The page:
Frequently Asked Questions
What if Vacuum Casting was called 3D Printing?
In all the publicity associated with 3D printing, we hear so little about vacuum casting.
Is this because it’s not as ‘sexy’, or perhaps its because you can’t do it sat in front of a computer, or maybe its just been there for so many decades that no one is interested?
Aesthetics with functional materials, all sizes, any colour, any finish.
Time to redefine the deliverables perhaps, so how about:
“ New 3D printing process combining aesthetics with functional materials, that range from soft elastomeric to hard high temperature capable polyurethanes (as in CLIP!). Parts available in as little as 24 hours and almost unrestricted in size. Any colour, any finish. As used by large and small companies the world over ”
Would that not get peoples attention?
Alright, I accept we are not 3D printing directly, but the input today is a 3D printed master pattern. It usually requires skill to ‘finish’ it to a cosmetic standard, and then vacuum casting clones it, often into a more functional material.
The unsung hero of the last 25 years
The potential of this process is huge, yet it remains an almost unsung hero of the last 25 years. Of course originally, the master pattern would have been created by model making, but with the advent of 3D printing, this really began to take over. So from the mid 90’s the process gained a link to CAD. 3D printing supplied the CAD to physical master link that really opened up the applications in product development.
The key to the process is skill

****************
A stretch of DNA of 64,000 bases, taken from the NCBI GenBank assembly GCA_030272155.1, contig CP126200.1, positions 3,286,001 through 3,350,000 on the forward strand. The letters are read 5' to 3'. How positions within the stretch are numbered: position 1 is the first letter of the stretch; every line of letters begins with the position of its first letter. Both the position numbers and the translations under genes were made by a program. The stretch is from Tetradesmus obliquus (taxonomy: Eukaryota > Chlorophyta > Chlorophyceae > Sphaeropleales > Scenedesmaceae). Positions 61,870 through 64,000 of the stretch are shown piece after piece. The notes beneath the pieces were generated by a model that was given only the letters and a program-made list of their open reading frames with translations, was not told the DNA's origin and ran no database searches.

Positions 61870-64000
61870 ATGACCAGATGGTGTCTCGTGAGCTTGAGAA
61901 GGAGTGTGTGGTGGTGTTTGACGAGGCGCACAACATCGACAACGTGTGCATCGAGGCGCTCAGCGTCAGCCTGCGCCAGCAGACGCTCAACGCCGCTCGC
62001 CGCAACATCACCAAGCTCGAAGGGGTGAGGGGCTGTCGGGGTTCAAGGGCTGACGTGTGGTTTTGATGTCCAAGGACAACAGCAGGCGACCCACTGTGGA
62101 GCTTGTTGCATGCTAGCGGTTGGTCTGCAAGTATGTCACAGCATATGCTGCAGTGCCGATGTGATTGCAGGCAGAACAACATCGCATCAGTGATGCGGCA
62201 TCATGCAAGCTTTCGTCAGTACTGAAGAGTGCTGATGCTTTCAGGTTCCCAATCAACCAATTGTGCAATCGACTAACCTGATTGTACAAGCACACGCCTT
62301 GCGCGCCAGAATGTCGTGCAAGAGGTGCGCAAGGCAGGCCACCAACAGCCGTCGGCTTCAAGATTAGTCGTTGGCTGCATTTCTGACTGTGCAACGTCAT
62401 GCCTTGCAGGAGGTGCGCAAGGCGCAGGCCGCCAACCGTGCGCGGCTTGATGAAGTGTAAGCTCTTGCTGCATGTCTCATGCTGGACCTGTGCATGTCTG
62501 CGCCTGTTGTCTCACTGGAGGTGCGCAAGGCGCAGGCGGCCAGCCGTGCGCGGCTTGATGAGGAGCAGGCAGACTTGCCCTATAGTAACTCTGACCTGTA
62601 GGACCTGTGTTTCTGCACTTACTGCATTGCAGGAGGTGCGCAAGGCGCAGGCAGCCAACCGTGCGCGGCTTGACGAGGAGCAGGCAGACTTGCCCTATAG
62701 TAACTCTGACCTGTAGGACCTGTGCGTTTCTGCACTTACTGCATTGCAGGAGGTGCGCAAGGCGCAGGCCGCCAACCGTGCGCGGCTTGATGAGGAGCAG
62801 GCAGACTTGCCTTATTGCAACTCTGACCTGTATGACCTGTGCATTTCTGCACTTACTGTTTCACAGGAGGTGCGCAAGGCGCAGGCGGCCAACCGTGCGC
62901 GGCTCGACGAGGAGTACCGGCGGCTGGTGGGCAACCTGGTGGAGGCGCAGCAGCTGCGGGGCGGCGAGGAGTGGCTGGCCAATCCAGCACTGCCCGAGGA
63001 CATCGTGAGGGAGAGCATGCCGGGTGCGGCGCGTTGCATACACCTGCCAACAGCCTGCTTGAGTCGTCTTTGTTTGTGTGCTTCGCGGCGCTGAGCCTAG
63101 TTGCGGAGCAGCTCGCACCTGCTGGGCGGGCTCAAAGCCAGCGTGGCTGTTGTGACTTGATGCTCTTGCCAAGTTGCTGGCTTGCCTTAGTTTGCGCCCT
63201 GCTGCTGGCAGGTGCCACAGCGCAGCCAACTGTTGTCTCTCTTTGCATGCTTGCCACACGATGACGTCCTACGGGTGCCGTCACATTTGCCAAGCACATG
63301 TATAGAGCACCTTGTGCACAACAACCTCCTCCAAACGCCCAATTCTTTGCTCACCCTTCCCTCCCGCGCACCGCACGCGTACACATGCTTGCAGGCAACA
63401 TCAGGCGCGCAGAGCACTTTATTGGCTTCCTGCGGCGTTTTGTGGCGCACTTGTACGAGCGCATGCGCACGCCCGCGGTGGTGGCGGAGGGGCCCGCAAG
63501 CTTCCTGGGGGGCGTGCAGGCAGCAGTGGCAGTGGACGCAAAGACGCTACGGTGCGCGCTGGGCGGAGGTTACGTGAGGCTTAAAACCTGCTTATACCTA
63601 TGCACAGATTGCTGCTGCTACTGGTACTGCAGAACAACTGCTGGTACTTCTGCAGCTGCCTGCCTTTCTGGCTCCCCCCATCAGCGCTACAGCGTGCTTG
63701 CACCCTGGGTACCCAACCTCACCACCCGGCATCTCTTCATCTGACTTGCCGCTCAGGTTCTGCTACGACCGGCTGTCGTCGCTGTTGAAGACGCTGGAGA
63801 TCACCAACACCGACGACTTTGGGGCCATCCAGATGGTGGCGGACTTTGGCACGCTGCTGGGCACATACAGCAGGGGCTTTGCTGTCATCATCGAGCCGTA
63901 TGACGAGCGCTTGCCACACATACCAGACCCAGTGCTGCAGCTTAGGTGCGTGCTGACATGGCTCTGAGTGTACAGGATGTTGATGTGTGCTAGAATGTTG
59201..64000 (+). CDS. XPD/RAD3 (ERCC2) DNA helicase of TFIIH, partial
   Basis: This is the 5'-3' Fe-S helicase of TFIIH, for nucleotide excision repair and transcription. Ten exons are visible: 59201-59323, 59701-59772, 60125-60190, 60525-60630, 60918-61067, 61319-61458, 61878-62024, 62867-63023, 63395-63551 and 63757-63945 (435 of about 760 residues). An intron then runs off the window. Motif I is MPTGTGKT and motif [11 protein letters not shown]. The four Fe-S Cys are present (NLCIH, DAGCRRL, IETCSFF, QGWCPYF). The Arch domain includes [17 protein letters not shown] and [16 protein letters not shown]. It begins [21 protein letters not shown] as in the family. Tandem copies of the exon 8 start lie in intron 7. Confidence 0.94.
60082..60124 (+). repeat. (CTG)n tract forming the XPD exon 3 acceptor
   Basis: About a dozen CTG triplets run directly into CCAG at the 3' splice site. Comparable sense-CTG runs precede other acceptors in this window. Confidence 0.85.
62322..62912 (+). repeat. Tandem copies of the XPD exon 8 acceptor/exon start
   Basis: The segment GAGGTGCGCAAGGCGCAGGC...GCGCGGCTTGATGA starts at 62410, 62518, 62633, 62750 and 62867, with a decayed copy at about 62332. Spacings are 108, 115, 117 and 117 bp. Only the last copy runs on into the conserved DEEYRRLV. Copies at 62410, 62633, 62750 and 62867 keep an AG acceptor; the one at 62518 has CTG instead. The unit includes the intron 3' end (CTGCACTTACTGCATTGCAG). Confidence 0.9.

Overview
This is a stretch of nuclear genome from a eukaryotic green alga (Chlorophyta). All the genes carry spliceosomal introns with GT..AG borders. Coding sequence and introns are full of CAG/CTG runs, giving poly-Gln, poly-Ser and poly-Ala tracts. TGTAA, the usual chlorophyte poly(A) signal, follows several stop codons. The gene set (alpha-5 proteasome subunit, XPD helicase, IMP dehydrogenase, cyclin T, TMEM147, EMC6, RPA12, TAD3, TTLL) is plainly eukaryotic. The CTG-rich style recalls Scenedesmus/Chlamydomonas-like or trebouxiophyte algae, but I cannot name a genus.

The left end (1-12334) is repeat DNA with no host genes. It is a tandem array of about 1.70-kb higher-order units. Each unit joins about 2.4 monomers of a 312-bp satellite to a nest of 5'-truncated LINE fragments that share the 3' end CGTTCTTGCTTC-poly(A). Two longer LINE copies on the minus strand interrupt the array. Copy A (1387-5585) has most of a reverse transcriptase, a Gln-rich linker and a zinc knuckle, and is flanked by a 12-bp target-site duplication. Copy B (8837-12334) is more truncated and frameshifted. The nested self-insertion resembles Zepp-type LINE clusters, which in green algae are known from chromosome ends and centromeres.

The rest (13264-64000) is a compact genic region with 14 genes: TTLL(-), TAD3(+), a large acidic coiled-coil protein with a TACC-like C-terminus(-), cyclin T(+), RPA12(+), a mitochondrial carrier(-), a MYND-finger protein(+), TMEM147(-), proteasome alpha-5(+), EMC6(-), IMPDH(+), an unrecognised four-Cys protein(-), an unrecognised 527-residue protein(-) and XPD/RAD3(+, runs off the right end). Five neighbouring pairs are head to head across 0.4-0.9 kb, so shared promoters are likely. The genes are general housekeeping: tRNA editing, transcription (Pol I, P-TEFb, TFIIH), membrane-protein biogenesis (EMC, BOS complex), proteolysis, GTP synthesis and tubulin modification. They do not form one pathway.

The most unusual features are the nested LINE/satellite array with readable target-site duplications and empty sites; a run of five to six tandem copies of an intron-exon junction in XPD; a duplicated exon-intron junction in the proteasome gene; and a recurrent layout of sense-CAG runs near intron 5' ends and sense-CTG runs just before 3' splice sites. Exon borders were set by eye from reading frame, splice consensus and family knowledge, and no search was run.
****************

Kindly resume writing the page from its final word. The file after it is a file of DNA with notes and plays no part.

The key to the process is skill; hand skill frequently born out of model making that allow for the dressing of that 3D printed part into something that really looks good; and then the duplication to provide a batch of parts.
So, great process, when do I use it?
As stated earlier, the master we use is usually Stereolithography or CNC machined, but can be from a number of processes. The ones that do not suit the process are SLS and FDM. These are then dressed to give the required finish, including texture.
The dressing is expensive, both in time, skill and labour and if we wanted a batch, would be prohibitive. This is the primary driver for using vacuum casting, as once we have done the work on the master, we cast a silicone tool. The tooling picks up the detail on the master exactly and we then get it for free on every subsequent casting.
A huge range of casting materials
There is a huge range of casting materials, usually polyurethane (PU) that can be pigmented or painted to give the required finish. So be it clear, flexible, textured, frosted all can be produced without build lines! (On a practical note it is usually only the outside or A surfaces that are dressed, as build lines internally are seldom regarded as an issue)
So the applications are in meeting aesthetic requirements, material properties or the manufacture of small batches of parts.
Great process, often forgotten in the hype. As William Shakespeare said “What's in a name?”
Ideal for producing small quantities of plastic and flexible rubber parts, especially if aesthetics are important.
Read more expert articles in our FAQ section where we discuss topics on materials, methods and products.
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